On the question of disposal of undeliverable goods, E.L. Ahrons has a tale relating to a station on the Midland's Leeds & Bradford line. A local family had gone on a yachting holiday, shutting up their house. A few days after their departure, a goose (dead) arrived at the station for them, a present from a friend. After a decent interval,  'a carefully-worded communication was despatched to Derby, giving a most harrowing description of the parcel - a bird hopelessly in the throes of incipient decomposition - with an urgent enquiry for immediate instructions as to its disposal. A wire was duly received in reply, which contained, so report said, permission to bury the bird, and Mr. Stationmaster "buried" it. I am unable to indicate definitely the exact site of its interment, but ... it was concluded by the inhabitants of the surrounding district that the bird had found a resting-place "somewhere in stationmaster".'

 

As an aside, I notice that your method of carriage painting gives the impression of the brown line on the cream panels - in fact the angle between panel and beading.

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Thanks very much gents! I had never thought someone would come up with contemporary examples of very similar events - the eels in Shanghai (where else), and crabs at Gateshead!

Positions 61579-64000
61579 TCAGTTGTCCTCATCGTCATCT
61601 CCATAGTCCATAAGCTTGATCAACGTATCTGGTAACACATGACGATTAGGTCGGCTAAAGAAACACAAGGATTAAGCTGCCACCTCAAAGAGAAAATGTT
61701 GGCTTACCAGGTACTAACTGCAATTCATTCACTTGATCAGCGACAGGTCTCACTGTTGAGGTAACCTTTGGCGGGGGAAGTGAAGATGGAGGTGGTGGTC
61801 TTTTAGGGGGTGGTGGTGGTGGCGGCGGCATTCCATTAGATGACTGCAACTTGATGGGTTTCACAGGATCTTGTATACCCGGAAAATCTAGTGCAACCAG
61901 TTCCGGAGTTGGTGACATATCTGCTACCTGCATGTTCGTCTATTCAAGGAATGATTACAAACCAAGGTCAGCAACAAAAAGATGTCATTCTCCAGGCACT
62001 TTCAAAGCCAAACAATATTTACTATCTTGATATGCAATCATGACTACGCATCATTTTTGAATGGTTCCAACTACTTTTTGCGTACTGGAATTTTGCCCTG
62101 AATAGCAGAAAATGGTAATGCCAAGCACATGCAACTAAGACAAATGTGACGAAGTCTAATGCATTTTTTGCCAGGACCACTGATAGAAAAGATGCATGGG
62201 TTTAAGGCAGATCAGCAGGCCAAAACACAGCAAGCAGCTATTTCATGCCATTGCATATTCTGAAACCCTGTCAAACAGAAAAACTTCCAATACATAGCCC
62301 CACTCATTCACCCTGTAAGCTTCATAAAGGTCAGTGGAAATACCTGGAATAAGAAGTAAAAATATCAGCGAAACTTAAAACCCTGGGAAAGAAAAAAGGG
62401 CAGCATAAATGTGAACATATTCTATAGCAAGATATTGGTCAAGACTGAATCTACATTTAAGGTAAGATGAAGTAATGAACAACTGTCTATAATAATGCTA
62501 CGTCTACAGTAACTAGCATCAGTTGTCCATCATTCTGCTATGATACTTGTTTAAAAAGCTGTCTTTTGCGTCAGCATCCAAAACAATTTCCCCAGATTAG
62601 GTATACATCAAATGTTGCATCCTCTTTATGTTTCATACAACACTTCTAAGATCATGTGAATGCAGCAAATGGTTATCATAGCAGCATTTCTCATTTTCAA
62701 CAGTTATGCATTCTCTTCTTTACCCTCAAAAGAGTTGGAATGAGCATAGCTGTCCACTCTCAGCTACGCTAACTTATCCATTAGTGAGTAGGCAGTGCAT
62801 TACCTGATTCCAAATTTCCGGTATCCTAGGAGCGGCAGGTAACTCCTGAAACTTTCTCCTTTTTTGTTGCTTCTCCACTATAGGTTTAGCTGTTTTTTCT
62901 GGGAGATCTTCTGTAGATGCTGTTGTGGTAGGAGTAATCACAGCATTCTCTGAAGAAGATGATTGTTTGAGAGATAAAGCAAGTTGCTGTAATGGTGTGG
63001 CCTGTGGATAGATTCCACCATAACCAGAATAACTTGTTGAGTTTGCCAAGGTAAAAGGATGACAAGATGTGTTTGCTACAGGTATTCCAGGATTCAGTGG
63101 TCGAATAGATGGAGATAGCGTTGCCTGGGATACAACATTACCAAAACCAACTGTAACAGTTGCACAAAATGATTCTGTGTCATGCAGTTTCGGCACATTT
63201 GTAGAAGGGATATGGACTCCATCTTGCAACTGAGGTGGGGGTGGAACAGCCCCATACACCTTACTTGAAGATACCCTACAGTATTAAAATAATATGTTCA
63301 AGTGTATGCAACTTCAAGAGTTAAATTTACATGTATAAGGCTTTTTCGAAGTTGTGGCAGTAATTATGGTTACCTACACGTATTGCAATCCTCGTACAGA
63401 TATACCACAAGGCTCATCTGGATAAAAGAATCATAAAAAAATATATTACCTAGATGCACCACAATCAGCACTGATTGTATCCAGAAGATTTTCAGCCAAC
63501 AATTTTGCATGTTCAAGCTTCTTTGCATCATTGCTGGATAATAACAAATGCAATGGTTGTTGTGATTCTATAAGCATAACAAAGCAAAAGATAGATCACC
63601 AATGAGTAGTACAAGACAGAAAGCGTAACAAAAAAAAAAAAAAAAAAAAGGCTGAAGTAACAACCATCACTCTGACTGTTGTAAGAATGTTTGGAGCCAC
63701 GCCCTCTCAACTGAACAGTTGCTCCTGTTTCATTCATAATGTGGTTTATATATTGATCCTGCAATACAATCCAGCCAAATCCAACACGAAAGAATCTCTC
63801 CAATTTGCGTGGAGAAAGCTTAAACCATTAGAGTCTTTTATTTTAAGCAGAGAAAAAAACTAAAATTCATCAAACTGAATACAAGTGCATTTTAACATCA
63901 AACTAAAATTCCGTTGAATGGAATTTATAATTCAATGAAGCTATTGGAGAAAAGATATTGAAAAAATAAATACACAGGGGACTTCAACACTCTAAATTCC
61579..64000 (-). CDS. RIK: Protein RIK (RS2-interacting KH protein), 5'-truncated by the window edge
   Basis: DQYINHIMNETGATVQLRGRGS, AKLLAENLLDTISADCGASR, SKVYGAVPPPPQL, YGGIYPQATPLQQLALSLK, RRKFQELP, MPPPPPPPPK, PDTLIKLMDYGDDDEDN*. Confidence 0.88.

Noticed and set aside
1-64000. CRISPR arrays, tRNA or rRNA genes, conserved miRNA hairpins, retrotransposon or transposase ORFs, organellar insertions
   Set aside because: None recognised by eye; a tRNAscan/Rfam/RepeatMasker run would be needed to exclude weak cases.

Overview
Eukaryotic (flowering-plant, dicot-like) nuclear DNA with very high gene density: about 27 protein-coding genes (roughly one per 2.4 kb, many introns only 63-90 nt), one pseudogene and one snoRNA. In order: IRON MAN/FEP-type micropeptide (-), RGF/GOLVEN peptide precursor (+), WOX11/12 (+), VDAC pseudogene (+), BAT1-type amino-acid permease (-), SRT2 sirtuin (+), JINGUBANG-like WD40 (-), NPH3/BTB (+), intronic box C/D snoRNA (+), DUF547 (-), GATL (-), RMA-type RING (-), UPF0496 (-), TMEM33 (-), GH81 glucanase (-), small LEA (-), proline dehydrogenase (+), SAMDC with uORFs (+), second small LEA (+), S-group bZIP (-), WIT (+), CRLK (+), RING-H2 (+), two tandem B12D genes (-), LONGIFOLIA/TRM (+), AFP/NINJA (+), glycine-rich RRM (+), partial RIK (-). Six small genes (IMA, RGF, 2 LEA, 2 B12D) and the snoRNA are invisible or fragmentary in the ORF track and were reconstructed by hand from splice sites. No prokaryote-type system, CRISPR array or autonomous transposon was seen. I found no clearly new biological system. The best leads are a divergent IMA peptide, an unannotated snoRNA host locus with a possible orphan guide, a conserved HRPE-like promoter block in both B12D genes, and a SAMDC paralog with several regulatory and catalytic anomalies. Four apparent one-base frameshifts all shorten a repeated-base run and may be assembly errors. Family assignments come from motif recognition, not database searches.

Not to mention the goose and the stationmaster. The eating was supposed to be the fictional bit, but not so far fetched then!

 

PS: Stephen, I won't pretend that the painting effect on the coaches is deliberate, pure luck!

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Harlequin

Posted (edited)

Absolutely wonderful, Mikkel!

I can imagine the station staff "effing and jeffing" as they struggle with the slippery little beggars and shocked young ladies having to be escorted away from the scene, having never heard such language before.

 

Edited by Harlequin
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I can’t remember where it was, possibly New Radnor, but a customer once arrived to ask of the goods clerk the whereabouts of his new chair, only to find said employee sitting on it!

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Compound2632

Posted (edited)

Works both ways. The first house we bought, there were four 1970s-style chairs in the front garden - the square wood framed sort that one used to find in the lobbies of public buildings, so hideous there's not even a photo on Google Images. They went straight to the dump. Next time I went to the dump, the dump staff had them in their office.

Edited by Compound2632
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While on the subject of animals and rail transport, we must also not forget the issues caused by categorisation of pigs... Sadly Farthing is not a little country station.

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Mikkel

Posted (edited)

Having thus covered the relationship between railways and guinea pigs, I felt the need for further existential enlightenment and sat down to read "The Evolution of Railway Fish Traffic Policies, 1840–66" by R. Robinson in The Journal of Transport History (here but gated). 

 

I found it interesting that the railways had an important impact on making fish affordable for the masses. For example, the author describes how a pioneering agreement between the Manchester & Leeds, Leeds & Selby, Selby & Hull and York & North Midland railways meant that "Instead of selling for between 8d and 1s per lb, fresh fish was [now] available at 1 3/4 d per lb" in Manchester (p36).

 

Upon the formation of the RCH there followed drawn-out discussions over the carriage of fish.